Caregiver Availability and Constraints

A variety of trends have contributed to a widening gap between older Americans’ need for care and the availability of family members to provide that care, raising the potential for growing unmet needs, a heavier burden on individual caregivers, and increased demand for paid care. The combined effects of delayed childbearing and longer life expectancy mean more adults in later-middle age may be “sandwiched” between the competing demands of their children and those of their aging parents and parents-in-law. Women—who have traditionally served as parent care providers—are more likely to be employed than in previous generations, limiting their availability, and increasing their time constraints.

View Infographic

Using the nationally representative Panel Survey of Income Dynamics (PSID), Wiemers and Bianchi (2015) showed a 20 percent increase between 1988 and 2007 in the share of women ages 45 to 64 who had both children and living parents or parents-in-law. One in 10 women in this age group provided significant parental care and either financial assistance or housing (within their homes for one year or more) to both an adult child (age 25 or older) and a parent during the period. Supporting multiple generations “may affect well-being in retirement if women decrease labor supply to care for parents or if money transfers to children are made at the expense of retirement savings,” the researchers argue.

Adults in their 50s, 60s, and 70s are more likely than those in previous generations to have divorced, increasing their likelihood of reaching old age without a spouse to assume the role of caregiver. Divorce also has implications for whether older adults will receive care from their children. In particular, divorce and remarriage may weaken adult children’s sense of obligation to provide elder care, particularly for fathers with whom they did not reside and for stepparents (Silverstein and Giarrusso 2010).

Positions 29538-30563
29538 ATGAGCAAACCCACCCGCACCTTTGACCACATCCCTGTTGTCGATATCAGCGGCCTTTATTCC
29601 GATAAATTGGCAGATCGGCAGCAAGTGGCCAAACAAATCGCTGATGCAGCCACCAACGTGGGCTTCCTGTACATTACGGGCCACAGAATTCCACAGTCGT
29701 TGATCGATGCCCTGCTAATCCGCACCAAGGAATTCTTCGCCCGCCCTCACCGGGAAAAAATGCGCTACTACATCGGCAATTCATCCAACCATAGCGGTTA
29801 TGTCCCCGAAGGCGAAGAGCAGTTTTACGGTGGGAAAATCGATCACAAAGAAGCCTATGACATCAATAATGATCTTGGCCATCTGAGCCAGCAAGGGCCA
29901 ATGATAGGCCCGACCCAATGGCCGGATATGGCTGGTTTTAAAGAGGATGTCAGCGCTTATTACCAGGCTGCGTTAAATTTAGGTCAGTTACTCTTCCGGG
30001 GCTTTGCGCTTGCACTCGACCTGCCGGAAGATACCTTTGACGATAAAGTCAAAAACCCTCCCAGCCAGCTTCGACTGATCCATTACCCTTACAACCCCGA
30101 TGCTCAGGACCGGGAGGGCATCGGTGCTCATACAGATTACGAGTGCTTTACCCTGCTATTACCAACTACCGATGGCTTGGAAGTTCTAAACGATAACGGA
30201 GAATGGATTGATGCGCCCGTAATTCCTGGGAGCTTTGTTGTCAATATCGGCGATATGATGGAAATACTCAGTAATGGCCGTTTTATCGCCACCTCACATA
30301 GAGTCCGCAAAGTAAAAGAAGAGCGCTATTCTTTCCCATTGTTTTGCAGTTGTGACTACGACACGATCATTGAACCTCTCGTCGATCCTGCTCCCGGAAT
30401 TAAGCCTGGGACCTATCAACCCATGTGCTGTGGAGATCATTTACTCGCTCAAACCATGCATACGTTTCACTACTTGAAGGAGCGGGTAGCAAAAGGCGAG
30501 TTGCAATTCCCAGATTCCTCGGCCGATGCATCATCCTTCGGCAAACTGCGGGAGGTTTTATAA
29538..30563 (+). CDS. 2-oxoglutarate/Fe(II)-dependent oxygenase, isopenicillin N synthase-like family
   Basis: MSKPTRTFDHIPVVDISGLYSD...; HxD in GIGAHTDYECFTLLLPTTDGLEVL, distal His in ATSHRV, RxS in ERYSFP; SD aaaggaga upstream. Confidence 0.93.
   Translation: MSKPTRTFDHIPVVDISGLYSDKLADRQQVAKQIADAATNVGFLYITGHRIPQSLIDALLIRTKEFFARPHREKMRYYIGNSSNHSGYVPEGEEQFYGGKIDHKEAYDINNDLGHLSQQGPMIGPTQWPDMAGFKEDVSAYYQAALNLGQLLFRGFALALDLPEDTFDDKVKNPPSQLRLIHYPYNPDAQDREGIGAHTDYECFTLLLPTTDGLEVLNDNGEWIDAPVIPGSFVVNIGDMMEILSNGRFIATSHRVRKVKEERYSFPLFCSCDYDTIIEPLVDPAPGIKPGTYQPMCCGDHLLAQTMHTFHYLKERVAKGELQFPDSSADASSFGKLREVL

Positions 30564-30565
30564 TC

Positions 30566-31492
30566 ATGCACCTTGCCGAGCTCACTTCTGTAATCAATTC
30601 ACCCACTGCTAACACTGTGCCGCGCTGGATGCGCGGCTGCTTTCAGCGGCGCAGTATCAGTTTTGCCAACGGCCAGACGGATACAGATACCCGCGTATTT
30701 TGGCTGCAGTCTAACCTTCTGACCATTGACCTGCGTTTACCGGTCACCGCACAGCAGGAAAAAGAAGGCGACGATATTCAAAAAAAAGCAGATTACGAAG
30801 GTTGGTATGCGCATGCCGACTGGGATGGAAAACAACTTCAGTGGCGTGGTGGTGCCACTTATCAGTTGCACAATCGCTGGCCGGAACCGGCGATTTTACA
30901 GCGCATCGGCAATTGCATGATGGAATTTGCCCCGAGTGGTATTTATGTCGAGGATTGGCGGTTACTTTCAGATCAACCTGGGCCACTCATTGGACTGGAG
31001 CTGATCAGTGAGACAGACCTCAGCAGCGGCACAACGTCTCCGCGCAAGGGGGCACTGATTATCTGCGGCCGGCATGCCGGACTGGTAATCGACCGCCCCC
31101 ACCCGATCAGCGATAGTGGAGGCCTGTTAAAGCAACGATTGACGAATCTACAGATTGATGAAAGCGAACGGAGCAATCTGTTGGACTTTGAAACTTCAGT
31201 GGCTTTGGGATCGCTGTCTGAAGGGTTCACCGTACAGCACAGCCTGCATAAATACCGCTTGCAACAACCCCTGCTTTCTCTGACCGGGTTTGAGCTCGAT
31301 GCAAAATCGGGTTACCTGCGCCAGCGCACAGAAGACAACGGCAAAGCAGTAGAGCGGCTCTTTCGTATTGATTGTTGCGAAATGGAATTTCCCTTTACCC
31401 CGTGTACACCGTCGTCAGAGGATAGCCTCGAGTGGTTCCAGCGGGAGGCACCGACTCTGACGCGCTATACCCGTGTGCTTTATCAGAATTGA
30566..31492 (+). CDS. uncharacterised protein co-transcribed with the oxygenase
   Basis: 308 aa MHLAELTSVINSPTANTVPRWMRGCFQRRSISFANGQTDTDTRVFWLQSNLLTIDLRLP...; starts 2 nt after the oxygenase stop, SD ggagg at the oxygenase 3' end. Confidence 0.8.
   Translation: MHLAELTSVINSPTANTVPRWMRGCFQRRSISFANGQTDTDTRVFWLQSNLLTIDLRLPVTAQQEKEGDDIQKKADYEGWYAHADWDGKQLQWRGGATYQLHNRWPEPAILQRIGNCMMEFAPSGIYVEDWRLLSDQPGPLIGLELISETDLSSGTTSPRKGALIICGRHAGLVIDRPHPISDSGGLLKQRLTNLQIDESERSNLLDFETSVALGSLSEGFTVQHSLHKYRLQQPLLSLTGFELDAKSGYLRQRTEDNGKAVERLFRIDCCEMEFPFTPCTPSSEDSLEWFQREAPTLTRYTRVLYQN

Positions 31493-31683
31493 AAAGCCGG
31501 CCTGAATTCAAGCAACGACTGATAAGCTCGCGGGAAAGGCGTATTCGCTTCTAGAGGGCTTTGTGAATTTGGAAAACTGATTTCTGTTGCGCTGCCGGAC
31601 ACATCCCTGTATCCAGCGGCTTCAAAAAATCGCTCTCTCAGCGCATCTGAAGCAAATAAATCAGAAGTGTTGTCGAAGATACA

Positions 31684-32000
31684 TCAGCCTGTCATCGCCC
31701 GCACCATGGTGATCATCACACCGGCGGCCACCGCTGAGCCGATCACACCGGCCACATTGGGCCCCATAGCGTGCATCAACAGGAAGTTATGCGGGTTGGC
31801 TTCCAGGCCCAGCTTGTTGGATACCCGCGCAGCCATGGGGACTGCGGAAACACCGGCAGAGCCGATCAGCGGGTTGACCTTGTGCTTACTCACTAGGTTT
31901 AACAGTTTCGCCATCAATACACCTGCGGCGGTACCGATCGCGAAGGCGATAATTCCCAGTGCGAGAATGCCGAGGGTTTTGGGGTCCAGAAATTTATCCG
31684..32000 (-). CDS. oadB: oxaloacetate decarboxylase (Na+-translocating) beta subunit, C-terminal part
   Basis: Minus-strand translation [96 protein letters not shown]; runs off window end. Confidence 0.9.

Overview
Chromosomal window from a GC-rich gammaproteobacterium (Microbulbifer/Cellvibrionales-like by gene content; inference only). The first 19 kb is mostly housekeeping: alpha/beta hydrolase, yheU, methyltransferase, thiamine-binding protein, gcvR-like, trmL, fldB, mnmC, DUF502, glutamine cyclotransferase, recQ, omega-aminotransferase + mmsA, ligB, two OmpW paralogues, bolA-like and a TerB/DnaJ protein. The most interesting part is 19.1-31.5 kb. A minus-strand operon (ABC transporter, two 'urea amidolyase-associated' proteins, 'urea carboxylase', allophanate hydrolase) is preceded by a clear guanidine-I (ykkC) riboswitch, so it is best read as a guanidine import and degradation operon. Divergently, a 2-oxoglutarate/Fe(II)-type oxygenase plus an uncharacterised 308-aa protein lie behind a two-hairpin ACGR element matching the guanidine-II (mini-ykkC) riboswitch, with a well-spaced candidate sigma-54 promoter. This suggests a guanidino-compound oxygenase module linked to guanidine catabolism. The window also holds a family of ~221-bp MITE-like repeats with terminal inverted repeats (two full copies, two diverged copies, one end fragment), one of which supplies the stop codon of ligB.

Taking a variety of trends into account including divorce, low fertility, and rising life expectancy, Ryan and colleagues (2012) created a model of the baby boom population to examine the future availability of family support. The model, based on census data and findings from the nationally representative Health and Retirement Study (HRS), allowed researchers to estimate how many baby boomers would have the types of family members who are the most common care providers—a living spouse or an adult child within 10 miles. The projections show that the share of 75-year-olds without the most common care providers will increase substantially between 2010 and 2030. Given the size of the baby boom population, the number of 75-year-olds without a spouse could more than double from roughly 875,000 in 2010 to 1.8 million in 2030, and those without an adult child nearby could increase by a multiple of six during that time—from about 100,000 to more than 600,000. The researchers suggest that baby boomers may need to rely on paid care providers or nontraditional caregivers such as siblings or stepchildren. Unmarried women with few economic resources are likely to be particularly disadvantaged by not having a spouse to provide care. To address this widening care gap, researchers argue for expanding long-term care insurance, designing aging-friendly neighborhoods, and planning for an increased demand for paid care services.